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Forecasting demand for high speed rail

Author

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  • Börjesson, Maria

    (KTH)

Abstract

It is sometimes argued that standard state-of-practice logit based models cannot forecast the demand for substantially reduced travel times, for instance due to High Speed Rail (HSR). The present paper investigates this issue by reviewing travel time elasticities for long-distance rail travel in the literature and comparing these with elasticities observed when new HSR lines have opened. This paper also validates the Swedish official long-distance model and its forecasted demand for a proposed new HSR track, using aggregate data revealing how the air-rail modal split varies with the difference in generalized travel time between rail and air. The official linear-in-parameters long-distance model is also compared to a model applying Box-Cox transformations. The paper contributes to the empirical literature on long-distance travel, long-distance elasticities and HSR passenger demand forecasts. Results indicate that the Swedish state-of-practice model, and similar models, is indeed able to predict the demand for a HSR reasonably well. The non-linear model, however, has better model fit and slightly higher elasticities.

Suggested Citation

  • Börjesson, Maria, 2012. "Forecasting demand for high speed rail," Working papers in Transport Economics 2012:12, CTS - Centre for Transport Studies Stockholm (KTH and VTI).
  • Handle: RePEc:hhs:ctswps:2012_012
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    File URL: http://www.transportportal.se/SWoPEc/CTS2012-12.pdf
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    References listed on IDEAS

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    1. Roger Vickerman, 1997. "High-speed rail in Europe: experience and issues for future development," The Annals of Regional Science, Springer;Western Regional Science Association, vol. 31(1), pages 21-38.
    2. Cheng, Yung-Hsiang, 2010. "High-speed rail in Taiwan: New experience and issues for future development," Transport Policy, Elsevier, vol. 17(2), pages 51-63, March.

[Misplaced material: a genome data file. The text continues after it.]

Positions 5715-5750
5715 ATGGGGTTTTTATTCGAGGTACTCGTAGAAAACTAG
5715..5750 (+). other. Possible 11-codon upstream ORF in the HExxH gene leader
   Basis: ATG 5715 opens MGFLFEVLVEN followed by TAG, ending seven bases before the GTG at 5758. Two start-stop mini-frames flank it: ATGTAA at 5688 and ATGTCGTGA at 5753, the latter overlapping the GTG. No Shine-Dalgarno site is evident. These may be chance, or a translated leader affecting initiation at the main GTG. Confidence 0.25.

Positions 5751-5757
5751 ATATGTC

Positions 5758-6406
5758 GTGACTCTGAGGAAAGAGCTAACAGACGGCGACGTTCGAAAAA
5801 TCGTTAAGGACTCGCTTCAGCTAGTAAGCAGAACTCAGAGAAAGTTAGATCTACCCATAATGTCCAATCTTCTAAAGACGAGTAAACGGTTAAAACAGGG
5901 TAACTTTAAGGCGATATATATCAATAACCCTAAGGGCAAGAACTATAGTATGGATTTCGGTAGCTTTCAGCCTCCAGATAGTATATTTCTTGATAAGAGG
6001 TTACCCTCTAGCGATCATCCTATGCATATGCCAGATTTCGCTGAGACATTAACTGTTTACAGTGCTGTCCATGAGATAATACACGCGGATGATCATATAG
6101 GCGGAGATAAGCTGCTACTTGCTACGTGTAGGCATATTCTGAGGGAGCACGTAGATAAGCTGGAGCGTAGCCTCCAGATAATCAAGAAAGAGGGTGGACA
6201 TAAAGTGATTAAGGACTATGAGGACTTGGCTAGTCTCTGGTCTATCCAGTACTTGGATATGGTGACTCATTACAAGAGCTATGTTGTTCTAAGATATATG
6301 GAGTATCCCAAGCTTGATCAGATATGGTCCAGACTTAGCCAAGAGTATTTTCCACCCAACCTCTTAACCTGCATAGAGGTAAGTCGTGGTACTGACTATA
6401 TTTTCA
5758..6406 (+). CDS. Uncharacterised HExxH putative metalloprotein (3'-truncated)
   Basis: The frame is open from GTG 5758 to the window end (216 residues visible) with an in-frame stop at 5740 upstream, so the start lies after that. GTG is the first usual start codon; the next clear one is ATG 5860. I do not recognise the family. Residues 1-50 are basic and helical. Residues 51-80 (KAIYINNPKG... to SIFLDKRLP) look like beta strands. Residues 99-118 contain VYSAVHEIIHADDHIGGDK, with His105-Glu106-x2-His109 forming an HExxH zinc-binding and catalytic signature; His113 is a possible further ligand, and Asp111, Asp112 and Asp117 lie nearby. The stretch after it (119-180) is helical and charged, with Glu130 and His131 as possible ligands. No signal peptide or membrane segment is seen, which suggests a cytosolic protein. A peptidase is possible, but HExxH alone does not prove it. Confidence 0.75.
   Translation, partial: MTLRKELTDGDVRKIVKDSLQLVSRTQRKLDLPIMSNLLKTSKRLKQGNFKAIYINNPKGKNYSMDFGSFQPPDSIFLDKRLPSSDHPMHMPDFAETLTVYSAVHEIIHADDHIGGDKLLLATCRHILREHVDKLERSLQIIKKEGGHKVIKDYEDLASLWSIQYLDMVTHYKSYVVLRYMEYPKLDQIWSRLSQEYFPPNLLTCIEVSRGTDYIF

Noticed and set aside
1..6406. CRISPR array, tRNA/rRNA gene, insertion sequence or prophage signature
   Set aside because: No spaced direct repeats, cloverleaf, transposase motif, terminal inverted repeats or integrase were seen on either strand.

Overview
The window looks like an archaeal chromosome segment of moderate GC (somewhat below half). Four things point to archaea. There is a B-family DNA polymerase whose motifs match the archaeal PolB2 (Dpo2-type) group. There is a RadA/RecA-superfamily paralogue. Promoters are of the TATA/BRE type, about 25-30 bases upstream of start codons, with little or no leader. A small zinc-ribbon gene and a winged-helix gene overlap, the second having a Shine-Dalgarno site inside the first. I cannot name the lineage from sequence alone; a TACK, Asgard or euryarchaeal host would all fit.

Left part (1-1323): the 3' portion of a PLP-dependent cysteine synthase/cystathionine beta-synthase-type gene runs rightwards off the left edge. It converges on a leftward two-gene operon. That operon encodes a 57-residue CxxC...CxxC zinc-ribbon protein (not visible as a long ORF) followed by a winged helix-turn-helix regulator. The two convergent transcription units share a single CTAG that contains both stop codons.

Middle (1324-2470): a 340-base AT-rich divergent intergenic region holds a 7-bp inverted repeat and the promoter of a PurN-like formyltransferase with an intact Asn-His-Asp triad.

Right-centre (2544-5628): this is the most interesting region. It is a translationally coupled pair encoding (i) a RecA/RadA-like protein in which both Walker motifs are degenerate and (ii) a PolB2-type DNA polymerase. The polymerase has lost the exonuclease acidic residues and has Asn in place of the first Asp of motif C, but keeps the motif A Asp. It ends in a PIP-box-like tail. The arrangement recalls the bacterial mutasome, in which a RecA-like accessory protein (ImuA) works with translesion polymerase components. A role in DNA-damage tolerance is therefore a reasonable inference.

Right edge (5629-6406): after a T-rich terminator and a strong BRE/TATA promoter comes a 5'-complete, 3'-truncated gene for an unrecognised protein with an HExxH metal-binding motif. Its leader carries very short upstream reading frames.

3. Börjesson, Maria & Eliasson, Jonas, 2014. "Experiences from the Swedish Value of Time study," Transportation Research Part A: Policy and Practice, Elsevier, vol. 59(C), pages 144-158.
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    Cited by:

    1. Marti-Henneberg, Jordi, 2015. "Attracting travellers to the high-speed train: a methodology for comparing potential demand between stations," Journal of Transport Geography, Elsevier, vol. 42(C), pages 145-156.

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    More about this item

    Keywords

    High speed rail; Travel demand; Forecasting; Air-rail share; Cost-benefit analysis;
    All these keywords.

    JEL classification:

    • C25 - Mathematical and Quantitative Methods - - Single Equation Models; Single Variables - - - Discrete Regression and Qualitative Choice Models; Discrete Regressors; Proportions; Probabilities
    • D61 - Microeconomics - - Welfare Economics - - - Allocative Efficiency; Cost-Benefit Analysis
    • J22 - Labor and Demographic Economics - - Demand and Supply of Labor - - - Time Allocation and Labor Supply
    • R41 - Urban, Rural, Regional, Real Estate, and Transportation Economics - - Transportation Economics - - - Transportation: Demand, Supply, and Congestion; Travel Time; Safety and Accidents; Transportation Noise
    • R42 - Urban, Rural, Regional, Real Estate, and Transportation Economics - - Transportation Economics - - - Government and Private Investment Analysis; Road Maintenance; Transportation Planning

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